AskDefine | Define apply

Dictionary Definition

apply

Verb

1 put into service; make work or employ (something) for a particular purpose or for its inherent or natural purpose; "use your head!"; "we only use Spanish at home"; "I can't make use of this tool"; "Apply a magnetic field here"; "This thinking was applied to many projects"; "How do you utilize this tool?"; "I apply this rule to get good results"; "use the plastic bags to store the food"; "He doesn't know how to use a computer" [syn: use, utilize, utilise, employ]
2 be pertinent or relevant or applicable; "The same laws apply to you!"; "This theory holds for all irrational numbers"; "The same rules go for everyone" [syn: hold, go for]
3 ask (for something); "He applied for a leave of absence"; "She applied for college"; "apply for a job"
4 apply to a surface; "She applied paint to the back of the house"; "Put on make-up!" [syn: put on]
5 be applicable to; as to an analysis; "This theory lends itself well to our new data" [syn: lend oneself] [ant: defy]
6 give or convey physically; "She gave him First Aid"; "I gave him a punch in the nose" [syn: give]
7 avail oneself to; "apply a principle"; "practice a religion"; "use care when going down the stairs"; "use your common sense"; "practice non-violent resistance" [syn: practice, use]
8 ensure observance of laws and rules; "Apply the rules to everyone"; [syn: enforce, implement] [ant: exempt]
9 refer (a word or name) to a person or thing; "He applied this racial slur to me!"
10 apply oneself to; "Please apply yourself to your homework" [also: applied]

User Contributed Dictionary

English

Etymology

aplier, appliquer, from applico; ad + plico See applicant, ply.

Pronunciation

Verb

  1. To lay or place; to put or adjust (one thing to another);—with to; as, to apply the hand to the breast; to apply medicaments to a diseased part of the body.
    • Dryden,
      He said, and the sword his throat applied.
  2. To put to use; to use or employ for a particular purpose, or in a particular case; to appropriate; to devote; as, to apply money to the payment of a debt.
  3. To make use of, declare, or pronounce, as suitable, fitting, or relative; as, to apply the testimony to the case; to apply an epithet to a person.
    • Milton,
      Yet God at last To Satan, first in sin, his doom applied.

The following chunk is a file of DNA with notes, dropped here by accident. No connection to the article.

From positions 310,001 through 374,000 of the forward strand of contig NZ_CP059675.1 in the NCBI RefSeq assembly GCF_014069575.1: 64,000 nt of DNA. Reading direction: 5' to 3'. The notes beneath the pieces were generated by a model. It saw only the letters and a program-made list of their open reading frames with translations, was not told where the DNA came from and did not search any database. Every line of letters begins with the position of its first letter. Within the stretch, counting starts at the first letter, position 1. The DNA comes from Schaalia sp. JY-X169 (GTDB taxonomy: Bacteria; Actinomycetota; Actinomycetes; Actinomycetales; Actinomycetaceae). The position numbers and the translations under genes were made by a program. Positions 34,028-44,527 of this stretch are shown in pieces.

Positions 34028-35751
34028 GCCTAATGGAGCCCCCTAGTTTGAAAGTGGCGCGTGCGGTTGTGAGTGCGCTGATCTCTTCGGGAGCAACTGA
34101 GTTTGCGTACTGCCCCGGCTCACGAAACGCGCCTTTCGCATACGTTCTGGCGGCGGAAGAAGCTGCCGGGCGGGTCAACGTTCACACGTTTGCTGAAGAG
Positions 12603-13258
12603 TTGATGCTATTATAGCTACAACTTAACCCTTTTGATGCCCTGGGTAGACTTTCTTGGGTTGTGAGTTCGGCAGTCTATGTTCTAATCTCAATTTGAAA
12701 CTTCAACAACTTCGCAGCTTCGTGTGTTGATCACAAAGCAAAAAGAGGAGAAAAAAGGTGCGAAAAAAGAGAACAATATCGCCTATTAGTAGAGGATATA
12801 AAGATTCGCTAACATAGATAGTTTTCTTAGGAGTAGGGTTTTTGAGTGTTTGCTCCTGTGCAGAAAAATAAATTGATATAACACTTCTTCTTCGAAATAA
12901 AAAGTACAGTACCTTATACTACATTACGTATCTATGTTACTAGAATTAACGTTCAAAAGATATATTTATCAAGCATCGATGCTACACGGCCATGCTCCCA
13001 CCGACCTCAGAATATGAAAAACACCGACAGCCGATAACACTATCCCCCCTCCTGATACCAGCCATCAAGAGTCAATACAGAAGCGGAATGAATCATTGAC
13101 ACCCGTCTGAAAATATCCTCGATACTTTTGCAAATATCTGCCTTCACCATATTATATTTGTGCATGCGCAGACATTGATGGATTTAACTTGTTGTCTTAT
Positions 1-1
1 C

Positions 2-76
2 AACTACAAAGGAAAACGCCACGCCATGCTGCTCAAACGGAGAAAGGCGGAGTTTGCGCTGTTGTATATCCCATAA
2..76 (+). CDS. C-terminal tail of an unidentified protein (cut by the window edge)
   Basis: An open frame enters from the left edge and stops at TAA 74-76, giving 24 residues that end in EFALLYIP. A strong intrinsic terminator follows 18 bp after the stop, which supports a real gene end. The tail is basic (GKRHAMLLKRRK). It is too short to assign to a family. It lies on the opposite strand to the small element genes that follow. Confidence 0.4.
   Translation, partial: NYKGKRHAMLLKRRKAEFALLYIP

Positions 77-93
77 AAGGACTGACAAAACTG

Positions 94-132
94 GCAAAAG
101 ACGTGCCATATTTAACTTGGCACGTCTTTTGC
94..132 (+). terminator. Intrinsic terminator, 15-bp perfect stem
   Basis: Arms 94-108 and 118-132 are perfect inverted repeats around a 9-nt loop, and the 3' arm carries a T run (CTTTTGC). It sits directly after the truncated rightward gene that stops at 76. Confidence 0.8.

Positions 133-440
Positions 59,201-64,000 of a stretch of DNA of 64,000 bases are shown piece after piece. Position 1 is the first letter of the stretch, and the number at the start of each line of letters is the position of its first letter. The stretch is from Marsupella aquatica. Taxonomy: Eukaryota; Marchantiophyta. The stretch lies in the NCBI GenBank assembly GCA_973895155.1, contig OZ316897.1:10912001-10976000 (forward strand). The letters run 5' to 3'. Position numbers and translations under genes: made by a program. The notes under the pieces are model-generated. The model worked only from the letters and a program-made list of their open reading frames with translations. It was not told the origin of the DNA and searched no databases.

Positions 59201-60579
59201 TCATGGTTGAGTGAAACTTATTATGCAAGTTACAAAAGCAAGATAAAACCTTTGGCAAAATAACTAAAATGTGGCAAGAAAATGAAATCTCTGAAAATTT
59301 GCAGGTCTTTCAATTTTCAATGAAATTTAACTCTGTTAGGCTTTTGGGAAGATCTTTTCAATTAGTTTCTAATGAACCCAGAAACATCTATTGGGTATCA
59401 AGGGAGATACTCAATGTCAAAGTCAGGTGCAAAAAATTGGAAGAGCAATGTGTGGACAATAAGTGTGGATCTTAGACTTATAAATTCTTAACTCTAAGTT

4. To fix closely; to engage and employ diligently, or with attention; to attach; to incline.
  5. To betake; to address; to refer;—used reflexively.
    • Johnson,
      I applied myself to him for help.
  6. To submit oneself as a candidate for.
    I recently applied for a job as a bartender at the tavern.
    Most of the colleges she applied to were ones she thought she had a good chance of getting into.
    Many of them don't know it, but almost a third of the inmates are eligible to apply for parole or work-release programs.
  7. To pertain or be relevant to a specified individual or group.
    That rule only applies to foreigners.

References

Extensive Definition

In mathematics and computer science, Apply is a function that applies functions to arguments. It is a central concept in programming languages derived from lambda calculus, such as LISP and Scheme, and also in functional languages. In particular, it has a role in the study of the denotational semantics of computer programs, by virtue of the fact that it is a continuous function on complete partial orders.
In category theory, Apply is important in Cartesian closed categories, (and thus, also in Topos theory), where it is a universal morphism, right adjoint to currying.

Programming

In computer programing, Apply is simply the notion of applying a function to arguments. Thus, given a procedure g and some arguments x, the result of Apply(g,x) is the same as directly invoking g(x).

Universal property

Consider a function g:X\times Y\to Z, that is, g\isin [X\times Y\to Z] where the bracket notation [A\to B] denotes the space of functions from A to B. By means of currying, there is a unique function \mbox(g) :X\to [Y\to Z]. Then Apply provides the universal morphism
\mbox:[Y\to Z]\times Y \to Z,
so that
\mbox (f,y)=f(y)
or, equivalently one has the commuting diagram
\mbox \circ \left( \mbox(g) \times \mbox_Y \right) = g
The notation [A\to B] for the space of functions from A to B occurs more commonly in computer science. In category theory, however, [A\to B] is known as the exponential object, and is written as B^A. There are other common notational differences as well; for example Apply is often called Eval, even though in computer science, these are not the same thing, with eval distinguished from Apply, as being the evaluation of the quoted string form of a function with its arguments, rather than the application of a function to some arguments.
Also, in category theory, curry is commonly denoted by \lambda, so that \lambda g is written for curry(g). This notation is in conflict with the use of \lambda in lambda calculus, where lambda is used to denote free variables. With all of these notational changes accounted for, the adjointness of Apply and curry is then expressed in the commuting diagram
The articles on exponential object and Cartesian closed category provide a more precise discussion of the category-theoretic formulation of this idea. Thus use of lambda here is not accidental; Cartesian close categories provide the general, natural setting for lambda calculus.

Topological properties

In order theory, in the category of complete partial orders endowed with the Scott topology, both curry and apply are continuous functions (that is, they are Scott continuous). This property helps establish the foundational validity of the study of the denotational semantics of computer programs.

References

Synonyms, Antonyms and Related Words

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